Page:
Her neurologic examination was normal. Her family and medical history were unremarkable. Manipulation of the mass elicited an incident and sharp pain over the mass with radiating paresthesia over the parieto-occital scalp. There was no café au lait spot or other skin stigmata of neurofibromatosis. An excisional biopsy revealed a 4×10mm-sized, fusiform swelling of a small branch of the lesser occipital nerve (Fig. 2A). The mass was excised en-bloc. Histologic examination revealed a schwannoma. Immunostaining for S-100 was positive. Neuro-filament was negative with a localized focus of increased Ki-67 (up to 15% was noted within the mass). Mild paresthesia was observed in her parieto-occipital scalp at 3 months postoperatively. There was no recurrence or new occurrence of scalp mass at the last follow-up at postoperative 12-month.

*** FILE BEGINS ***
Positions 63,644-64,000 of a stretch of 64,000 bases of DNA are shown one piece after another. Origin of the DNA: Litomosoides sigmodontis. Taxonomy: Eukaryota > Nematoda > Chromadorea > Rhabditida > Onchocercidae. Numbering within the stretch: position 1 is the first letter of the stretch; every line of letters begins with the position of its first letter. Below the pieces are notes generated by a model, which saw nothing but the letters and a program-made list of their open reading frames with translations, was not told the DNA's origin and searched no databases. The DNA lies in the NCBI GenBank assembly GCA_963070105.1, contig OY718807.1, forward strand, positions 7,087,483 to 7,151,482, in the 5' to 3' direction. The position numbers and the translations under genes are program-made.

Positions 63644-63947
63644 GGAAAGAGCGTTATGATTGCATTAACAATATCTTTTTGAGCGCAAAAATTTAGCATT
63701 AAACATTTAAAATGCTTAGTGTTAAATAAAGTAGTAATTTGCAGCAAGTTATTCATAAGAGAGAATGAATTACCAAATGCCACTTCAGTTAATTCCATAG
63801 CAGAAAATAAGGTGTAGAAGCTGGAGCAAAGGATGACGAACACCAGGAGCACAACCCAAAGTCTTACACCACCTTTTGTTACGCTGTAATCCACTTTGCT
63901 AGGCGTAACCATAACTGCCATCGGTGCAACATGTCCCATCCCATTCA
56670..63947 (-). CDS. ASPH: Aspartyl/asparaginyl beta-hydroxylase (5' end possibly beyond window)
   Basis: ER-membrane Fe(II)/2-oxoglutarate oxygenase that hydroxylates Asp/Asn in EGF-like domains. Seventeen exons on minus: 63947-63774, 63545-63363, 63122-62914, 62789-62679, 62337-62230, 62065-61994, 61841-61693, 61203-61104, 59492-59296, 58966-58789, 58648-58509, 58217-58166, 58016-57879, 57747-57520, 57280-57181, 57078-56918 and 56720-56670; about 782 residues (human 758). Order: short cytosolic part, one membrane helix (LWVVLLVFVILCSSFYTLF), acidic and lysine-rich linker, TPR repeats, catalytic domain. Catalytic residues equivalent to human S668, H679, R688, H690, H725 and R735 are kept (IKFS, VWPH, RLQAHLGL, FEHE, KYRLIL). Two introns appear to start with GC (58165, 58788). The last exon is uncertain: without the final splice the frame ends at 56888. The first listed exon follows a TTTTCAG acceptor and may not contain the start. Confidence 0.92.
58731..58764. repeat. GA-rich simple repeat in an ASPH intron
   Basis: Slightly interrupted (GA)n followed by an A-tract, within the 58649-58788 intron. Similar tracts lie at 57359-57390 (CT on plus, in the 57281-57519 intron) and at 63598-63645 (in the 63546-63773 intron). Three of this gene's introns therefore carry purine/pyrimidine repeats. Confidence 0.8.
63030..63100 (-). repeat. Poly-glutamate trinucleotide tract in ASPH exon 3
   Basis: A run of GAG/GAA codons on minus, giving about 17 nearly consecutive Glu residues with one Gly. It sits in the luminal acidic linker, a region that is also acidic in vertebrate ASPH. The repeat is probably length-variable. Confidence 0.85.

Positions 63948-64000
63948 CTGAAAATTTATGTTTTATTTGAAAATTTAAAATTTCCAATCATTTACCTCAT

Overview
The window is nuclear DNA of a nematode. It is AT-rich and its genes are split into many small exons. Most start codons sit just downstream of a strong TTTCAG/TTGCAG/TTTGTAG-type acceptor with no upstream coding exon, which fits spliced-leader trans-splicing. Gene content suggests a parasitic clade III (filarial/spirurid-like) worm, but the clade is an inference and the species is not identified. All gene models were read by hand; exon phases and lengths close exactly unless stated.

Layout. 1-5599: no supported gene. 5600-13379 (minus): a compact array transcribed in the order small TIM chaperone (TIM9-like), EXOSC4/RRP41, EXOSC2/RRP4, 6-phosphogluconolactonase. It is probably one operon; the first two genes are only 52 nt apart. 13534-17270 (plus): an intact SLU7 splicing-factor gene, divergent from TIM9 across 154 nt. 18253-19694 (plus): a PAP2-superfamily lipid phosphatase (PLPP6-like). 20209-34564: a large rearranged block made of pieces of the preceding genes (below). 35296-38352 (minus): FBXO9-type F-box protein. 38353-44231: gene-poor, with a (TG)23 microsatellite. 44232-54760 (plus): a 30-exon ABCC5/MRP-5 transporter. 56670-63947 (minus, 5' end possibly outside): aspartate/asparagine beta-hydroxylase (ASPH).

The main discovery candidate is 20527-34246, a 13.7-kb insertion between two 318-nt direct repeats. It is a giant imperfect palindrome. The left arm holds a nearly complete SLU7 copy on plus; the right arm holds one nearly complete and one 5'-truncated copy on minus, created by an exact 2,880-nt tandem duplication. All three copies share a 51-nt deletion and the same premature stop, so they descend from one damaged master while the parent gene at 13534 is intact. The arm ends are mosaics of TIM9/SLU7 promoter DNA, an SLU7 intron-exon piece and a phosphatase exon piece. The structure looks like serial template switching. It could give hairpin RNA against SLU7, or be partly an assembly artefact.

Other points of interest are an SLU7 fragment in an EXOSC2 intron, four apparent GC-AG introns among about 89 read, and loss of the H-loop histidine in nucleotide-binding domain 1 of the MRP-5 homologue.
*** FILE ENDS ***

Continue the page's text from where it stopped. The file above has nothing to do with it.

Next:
Differential diagnosis and management strategies for scalp masses have not been described in details yet. Their clinical significance also remains unclear. It is difficult to refer to the literature regarding the overall incidence of particular diagnosis and rates of clinically significant lesions presenting as scalp masses4). Scalp masses have been underestimated. Interdisciplinary consultations have not been performed for scalp masses comprehensively4). According to a recent study in a single center4), the overall incidence of clinically significant pathologies of scalp mass is around 7.8%. The incidence of correct preoperative diagnosis for scalp mass is only 13 to 27%4). Preoperative diagnosis of scalp mass is difficult4). It is not specified by the surgeon in 53% of patients. Even if it is specified preoperatively, preoperative diagnosis is correct in just 13 to 27% of these cases with respect to surgical specialties4).